5.56.Then lets say the project B gives me the same amount buy has interest of
6%. In that case project A is preferred over Project B because A has less
interest than B.

PV
example: for
example let’s say I wanted to know the present value of 5 year annuity due of
200 payments at 5%. This would be solving by plugging in 5N, 200 PMT, 5% I/Y
CPT PV 865.90. Now that we have that we will have to use the formula PVAD= PVA
(1+I). Using that we would have PVAD= 865.90(1.05) = 909.20

Now let’s say I wanted to know the FV of a
4 year annuity due of 150 dollars payments at 12%

Then we would first put in 4N, 150 PMT,
12% then hit CPT FV which equals 716.90 then would find the FVAD which equals
716.90(1.12)= 802.93.

Now it’s time to calculate what happens if
an annuity goes forever. By using the formula PV=PMT/I we can calculate the
perpetuity. For example if we invest into an account 10% and receive 250
dollars every year forever then we have to divide 250/0.1= 2,500. However this
does not show what happens if the market goes into problems like inflation or
recession. In order to figure out what happens then we would have to use the
Growing perpetuity formula which is PV= PMT/I-G.

For example if we have 5% interest but our
growth rate is 2% then the present value of the growing perpetuity has to be
PV= 250/0.05-0.02=8,333.33 that is true because over time the cost of living
grows and everything eventually increase in cost therefore 2,000 without
interest would be worthless in 20 years since it would remain the same.

 

Project A                0            1          2        3        4         5      

                    300     100      
400    200     600    
900             I/Y= 12       

Project B              400     200      
300   200      500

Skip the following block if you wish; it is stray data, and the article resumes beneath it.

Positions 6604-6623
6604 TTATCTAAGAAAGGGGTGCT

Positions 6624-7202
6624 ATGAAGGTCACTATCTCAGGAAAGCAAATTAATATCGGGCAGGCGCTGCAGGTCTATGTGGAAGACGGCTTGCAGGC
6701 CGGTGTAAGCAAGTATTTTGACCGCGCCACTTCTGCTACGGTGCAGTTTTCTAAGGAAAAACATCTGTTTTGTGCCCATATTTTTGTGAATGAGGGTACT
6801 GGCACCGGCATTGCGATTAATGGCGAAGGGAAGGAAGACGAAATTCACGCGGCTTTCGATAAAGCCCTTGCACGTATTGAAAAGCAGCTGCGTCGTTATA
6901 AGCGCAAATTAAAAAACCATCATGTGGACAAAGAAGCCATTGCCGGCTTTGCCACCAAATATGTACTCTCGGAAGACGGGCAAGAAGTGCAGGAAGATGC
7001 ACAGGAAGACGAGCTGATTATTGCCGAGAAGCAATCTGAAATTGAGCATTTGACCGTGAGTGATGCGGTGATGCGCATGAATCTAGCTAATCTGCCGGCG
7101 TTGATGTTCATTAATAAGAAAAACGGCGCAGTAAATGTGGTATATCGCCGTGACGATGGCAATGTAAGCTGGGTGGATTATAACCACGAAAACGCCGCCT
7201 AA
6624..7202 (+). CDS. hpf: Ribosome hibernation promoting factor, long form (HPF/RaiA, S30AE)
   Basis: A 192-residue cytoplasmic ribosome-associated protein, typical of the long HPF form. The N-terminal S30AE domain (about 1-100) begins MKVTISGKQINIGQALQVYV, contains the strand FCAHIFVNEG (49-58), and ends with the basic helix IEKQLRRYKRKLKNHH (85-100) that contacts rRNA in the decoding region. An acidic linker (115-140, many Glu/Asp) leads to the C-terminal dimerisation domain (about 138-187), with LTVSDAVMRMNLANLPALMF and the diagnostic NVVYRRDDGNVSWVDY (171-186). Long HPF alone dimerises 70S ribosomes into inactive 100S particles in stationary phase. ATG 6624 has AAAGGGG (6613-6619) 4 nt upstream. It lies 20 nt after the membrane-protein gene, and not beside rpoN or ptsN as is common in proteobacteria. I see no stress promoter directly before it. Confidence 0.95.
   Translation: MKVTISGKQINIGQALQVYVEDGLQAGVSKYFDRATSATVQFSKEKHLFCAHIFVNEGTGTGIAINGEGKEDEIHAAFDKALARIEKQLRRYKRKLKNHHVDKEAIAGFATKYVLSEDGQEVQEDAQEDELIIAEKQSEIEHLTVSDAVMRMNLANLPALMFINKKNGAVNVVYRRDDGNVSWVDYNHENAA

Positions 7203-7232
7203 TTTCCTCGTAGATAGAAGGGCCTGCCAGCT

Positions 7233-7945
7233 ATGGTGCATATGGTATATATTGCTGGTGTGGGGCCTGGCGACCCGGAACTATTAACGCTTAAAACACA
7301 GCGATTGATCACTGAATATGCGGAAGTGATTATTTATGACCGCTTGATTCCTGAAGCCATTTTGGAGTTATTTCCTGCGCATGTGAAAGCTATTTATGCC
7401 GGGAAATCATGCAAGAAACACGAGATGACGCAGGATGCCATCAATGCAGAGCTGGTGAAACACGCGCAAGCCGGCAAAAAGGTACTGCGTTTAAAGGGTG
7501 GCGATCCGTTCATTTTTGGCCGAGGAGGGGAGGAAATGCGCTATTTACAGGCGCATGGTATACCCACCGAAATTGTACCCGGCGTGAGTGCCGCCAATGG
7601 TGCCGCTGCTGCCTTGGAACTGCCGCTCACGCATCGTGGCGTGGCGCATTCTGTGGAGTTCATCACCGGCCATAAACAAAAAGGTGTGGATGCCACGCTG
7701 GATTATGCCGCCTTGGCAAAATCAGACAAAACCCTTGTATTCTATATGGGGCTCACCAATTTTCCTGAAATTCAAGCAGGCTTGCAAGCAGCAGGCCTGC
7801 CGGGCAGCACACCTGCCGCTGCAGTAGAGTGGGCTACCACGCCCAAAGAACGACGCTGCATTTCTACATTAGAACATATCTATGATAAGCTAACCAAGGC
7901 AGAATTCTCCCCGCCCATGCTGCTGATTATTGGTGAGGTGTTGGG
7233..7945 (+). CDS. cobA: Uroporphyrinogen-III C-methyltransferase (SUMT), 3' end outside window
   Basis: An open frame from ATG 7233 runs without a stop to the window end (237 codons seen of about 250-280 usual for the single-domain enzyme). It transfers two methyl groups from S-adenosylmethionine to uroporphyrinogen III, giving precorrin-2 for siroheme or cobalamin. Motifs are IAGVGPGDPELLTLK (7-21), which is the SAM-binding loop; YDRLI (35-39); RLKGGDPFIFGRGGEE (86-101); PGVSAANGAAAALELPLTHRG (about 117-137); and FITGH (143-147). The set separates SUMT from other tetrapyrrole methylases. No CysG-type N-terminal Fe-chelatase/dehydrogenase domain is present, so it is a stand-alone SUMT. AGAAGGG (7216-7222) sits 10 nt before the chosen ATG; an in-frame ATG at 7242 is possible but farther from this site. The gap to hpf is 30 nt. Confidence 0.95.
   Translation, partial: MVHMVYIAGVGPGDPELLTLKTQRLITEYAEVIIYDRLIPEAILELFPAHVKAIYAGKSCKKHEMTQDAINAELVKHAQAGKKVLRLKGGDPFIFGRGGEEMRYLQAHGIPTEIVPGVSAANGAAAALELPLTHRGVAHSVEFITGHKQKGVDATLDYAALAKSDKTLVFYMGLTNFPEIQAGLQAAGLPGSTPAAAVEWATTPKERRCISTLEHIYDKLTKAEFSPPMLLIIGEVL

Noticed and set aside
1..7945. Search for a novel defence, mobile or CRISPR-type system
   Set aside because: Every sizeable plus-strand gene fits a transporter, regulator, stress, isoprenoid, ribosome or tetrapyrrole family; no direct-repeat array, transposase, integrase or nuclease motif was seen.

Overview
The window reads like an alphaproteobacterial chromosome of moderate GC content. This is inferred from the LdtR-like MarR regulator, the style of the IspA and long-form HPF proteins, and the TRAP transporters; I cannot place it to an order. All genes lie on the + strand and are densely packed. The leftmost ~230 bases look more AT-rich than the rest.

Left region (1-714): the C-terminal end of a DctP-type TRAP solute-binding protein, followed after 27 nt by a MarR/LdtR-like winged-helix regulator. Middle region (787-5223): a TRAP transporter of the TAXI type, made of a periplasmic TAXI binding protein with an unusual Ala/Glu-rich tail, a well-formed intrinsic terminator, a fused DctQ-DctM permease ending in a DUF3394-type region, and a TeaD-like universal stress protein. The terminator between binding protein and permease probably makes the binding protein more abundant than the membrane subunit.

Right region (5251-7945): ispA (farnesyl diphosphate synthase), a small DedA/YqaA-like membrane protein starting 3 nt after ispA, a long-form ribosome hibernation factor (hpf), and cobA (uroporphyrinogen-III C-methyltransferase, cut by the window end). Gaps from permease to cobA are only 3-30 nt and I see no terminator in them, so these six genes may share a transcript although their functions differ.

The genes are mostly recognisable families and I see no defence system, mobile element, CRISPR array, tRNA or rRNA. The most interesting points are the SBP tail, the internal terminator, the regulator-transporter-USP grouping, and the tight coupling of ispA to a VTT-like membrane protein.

700   

In order to correctly choose which one
would be better for the company to take if we use the finical calculator it
would be very simple to figure out what the Net Present Value would be. That
would be done by first going to CF and then entering data for each project and
after that we would hit CPT NPV for both project and then we figure out which
one would be the better option. For PA the NPV would be 308.33 while for PB it
would be 408.33. usually people would defiantly pick the second project because
it brings back more at an earlier time, however when all is said and done it is
up to the manger which project he or she would think is best for the long term
and by computing the NPV they would have a good idea as to where they should
direct their investment in.

 

Now if I a company wants to know that they
needed to borrow 100,000 at 10% for 25 years, making semiannual payments. The
question would be how much would their first payment has to be. By using the
financial calculator the first payment would be PV=100,000, I/Y= 5 because it
is an semiannual payment and N= 50 and then CPT PMT. The answer would be
5,477.67. That payment stays the same throughout the entire loan however the
interest does change. By setting up an Amortization table we can figure out how
each payments interest is.

  
P      BEG BALANCE         PMT             INT          PR         END BALANCE

  
1        100,000                      5,477.67       5,000      
477.67     99,522.33

  
2         99,552.33                  5,477.67       4,976.12   501.55   
99,050.78

   3         99,050.78                  5,477.67      4,952.54  
525.13     98,525.65

  
4         98,525.65                  5,477.67       4,976.28   551.39   
97,974.29

This table shows us each payment connects to
its interest and how much it applies to principal. It gives us ending balance
for each period. It is quite simply the first thing to do is to calculate the
interest which would be done by multiplying the beg balance by the interest
rate, then to calculate the PR we would subtract interest form the payment.
Then finally the ending balance is calculated by subtracting PR from the
beginning balance.

 

 Continuous compounding Now let’s say I
invest 300 dollars at 10% forever compounded for 3 years. How much will I have
after those three years? In order to compute that we have to use the formula
known as PV= FV. E^it we would have PV= 300(E^0.30) =404.96